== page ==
“The Color Line in Art”
Miss Della Raines, originally of the movies, following the example of Miss Mamie Blanha, who went on the stage, has drawn the line at posing before colored students at the Chicago Institute and in consequence will probably return to the realm of the films. Miss Raines is from Dallas, Texas. She was ready to pose when she saw three negro students, and another model had to be substituted. She said that they looked at things in a different way down in Texas. Mr. W. F. Tuttle, assistant secretary of the Institute, said “We are democratic here. We can’t bar any one race. We merely substituted another model.” It is not on record that any chocolate colored Venuses refused to pose for white students.
“51st Street Becomes Downtown,”
by Jeanette Lowe
Downstairs the Lounge Gallery will be just what it is called, and show in a more intimate setting which should take the chill off the usual atmosphere of an uptown gallery, the amusing wood sculptures of William Steig—with frightening comments upon that period in the Age of Man called Elderly—and the gay and subtle ceramics of Carl Walters. The American Folk Art Gallery houses the paintings of the weeping willow period, the chalkware and wooden sculptures with which our ancestors decorated their what-nots and goodness-knows-what. A full length portrait in wood of Henry Clay which once adorned a Hudson River boat is now installed in a niche in this room, softly lighted to emphasize some of the sturdy character traits which seem to be in demand today. One wishes the Gallery a most propitious future in its new surroundings—it will undoubtedly continue its lively progress at it has in the past.
Right there, in the void of abstract painting, where the anxiety of failure shakes an artist and the intensity of success shakes him too, Robert Motherwell introduces the secure and known.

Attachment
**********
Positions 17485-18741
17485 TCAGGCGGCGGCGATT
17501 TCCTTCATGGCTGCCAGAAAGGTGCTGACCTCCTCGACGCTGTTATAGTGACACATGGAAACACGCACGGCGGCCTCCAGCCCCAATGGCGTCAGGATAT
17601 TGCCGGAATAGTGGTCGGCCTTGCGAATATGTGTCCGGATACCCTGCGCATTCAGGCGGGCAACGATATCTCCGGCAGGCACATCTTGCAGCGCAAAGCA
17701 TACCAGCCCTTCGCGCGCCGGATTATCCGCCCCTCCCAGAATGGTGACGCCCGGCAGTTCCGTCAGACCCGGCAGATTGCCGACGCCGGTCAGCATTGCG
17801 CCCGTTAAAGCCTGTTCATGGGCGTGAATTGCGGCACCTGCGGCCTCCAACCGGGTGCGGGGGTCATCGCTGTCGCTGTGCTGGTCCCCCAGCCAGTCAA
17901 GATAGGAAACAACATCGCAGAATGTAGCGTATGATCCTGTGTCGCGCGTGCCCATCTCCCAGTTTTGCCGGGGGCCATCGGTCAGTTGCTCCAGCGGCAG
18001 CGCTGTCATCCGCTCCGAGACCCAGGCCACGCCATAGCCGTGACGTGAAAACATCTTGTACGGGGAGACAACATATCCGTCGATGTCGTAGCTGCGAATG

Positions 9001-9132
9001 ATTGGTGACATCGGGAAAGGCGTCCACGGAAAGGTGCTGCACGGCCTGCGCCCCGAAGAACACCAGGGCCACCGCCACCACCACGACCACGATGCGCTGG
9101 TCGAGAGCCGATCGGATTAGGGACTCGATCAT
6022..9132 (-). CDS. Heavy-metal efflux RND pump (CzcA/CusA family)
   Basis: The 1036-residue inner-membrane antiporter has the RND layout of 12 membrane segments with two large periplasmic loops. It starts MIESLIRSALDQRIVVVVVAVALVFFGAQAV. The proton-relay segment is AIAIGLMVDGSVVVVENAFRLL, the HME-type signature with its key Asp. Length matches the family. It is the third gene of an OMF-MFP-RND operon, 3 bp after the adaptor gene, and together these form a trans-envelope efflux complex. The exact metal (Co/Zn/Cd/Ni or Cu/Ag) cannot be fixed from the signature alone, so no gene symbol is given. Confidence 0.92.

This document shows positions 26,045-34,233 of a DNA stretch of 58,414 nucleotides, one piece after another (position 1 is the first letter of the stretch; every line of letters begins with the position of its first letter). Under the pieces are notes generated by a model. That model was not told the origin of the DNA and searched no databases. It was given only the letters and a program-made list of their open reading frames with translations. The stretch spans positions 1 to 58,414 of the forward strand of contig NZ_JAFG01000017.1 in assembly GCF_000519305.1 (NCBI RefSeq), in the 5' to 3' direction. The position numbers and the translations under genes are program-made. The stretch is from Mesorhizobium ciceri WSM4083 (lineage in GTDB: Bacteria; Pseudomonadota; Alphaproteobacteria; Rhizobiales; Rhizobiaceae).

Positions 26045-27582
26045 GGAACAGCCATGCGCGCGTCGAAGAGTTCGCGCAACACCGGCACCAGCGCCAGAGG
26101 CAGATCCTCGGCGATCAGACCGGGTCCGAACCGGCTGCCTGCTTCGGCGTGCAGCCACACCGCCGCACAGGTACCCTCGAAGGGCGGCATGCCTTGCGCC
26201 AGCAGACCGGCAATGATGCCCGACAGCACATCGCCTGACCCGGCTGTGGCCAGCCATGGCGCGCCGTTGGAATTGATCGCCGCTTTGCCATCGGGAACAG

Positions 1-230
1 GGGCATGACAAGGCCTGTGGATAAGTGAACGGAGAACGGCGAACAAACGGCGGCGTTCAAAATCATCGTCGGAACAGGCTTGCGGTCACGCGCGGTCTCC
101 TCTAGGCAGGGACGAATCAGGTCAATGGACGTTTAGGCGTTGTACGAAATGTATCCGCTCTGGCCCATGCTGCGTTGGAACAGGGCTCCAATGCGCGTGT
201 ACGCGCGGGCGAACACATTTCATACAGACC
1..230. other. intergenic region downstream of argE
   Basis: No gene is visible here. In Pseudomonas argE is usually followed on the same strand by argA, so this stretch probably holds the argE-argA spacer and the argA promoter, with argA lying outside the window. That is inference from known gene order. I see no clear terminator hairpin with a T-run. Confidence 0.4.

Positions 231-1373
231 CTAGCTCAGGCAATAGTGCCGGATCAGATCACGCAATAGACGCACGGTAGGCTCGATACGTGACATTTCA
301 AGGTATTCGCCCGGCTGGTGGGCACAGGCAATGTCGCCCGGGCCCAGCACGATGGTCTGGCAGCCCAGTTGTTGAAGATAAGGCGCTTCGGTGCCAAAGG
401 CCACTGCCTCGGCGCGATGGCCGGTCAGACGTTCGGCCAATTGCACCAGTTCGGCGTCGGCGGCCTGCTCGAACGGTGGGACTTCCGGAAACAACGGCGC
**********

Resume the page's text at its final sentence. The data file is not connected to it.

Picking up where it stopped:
The strength of his style comes from his forms. At first, they may appear “abstract” because they do not represent objects; but they do relate, like feuding cousins, to ideal shapes: the circle, the triangle, the rectangle, the kidney, the arch, the diamond, the automatic splatter—and also to the heart and star. Such shapes are well known either as concepts or clichés. Wanting neither condition, he puts them at a distance where they still reflect the ideal, but are already moving into such areas as the inventive or the abstract—completely opposed to the ideal. They hover over a middle ground. From this hovering they acquire a presence of life. The almost-star could be a starfish, two ovals suggest anatomy, an egg-shape might be an egg, a blot a cocoon, a rumpled paper bag evokes the many lives it passed through, an almost-arch strains to bend more or straighten out, almost-triangle yearns to be perfect. They assume the capability needed to reach their ideals at one extreme, or, at the other extreme, their freedom in abstract invention. From familiar shapes they are transfigured into dramatic images.
by Judd Tully
A spirited lobbying effort in Washington over the summer, spearheaded by a New York gallery and a group of committed artists, has apparently succeeded in staving off a total ban on the use of cadmium paints in the United States. The ban was proposed in Congress because cadmium is a carcinogen.
Cadmium pigments are used in a wide range of products, from color-coded electrical wires to motorcycle helmets. Artists account for only a tiny part of the market, and environmentalists and legislators were unaware of cadmium’s importance to them. Since artists and environmentalists rarely clash, both groups were surprised to find themselves on opposite sides of an issue.
Painters say cadmium pigments are essential and irreplaceable. “Artists would be functionally crippled” without them, said painter Jonathan Phillips. “A typical palette is heavily dependent on cadmiums, roughly 50 percent.” A ban would wipe from the palette as many as 15 brilliant red and yellow hues.
A version of this story originally appeared in the October 2015 issue of ARTnews on page 96.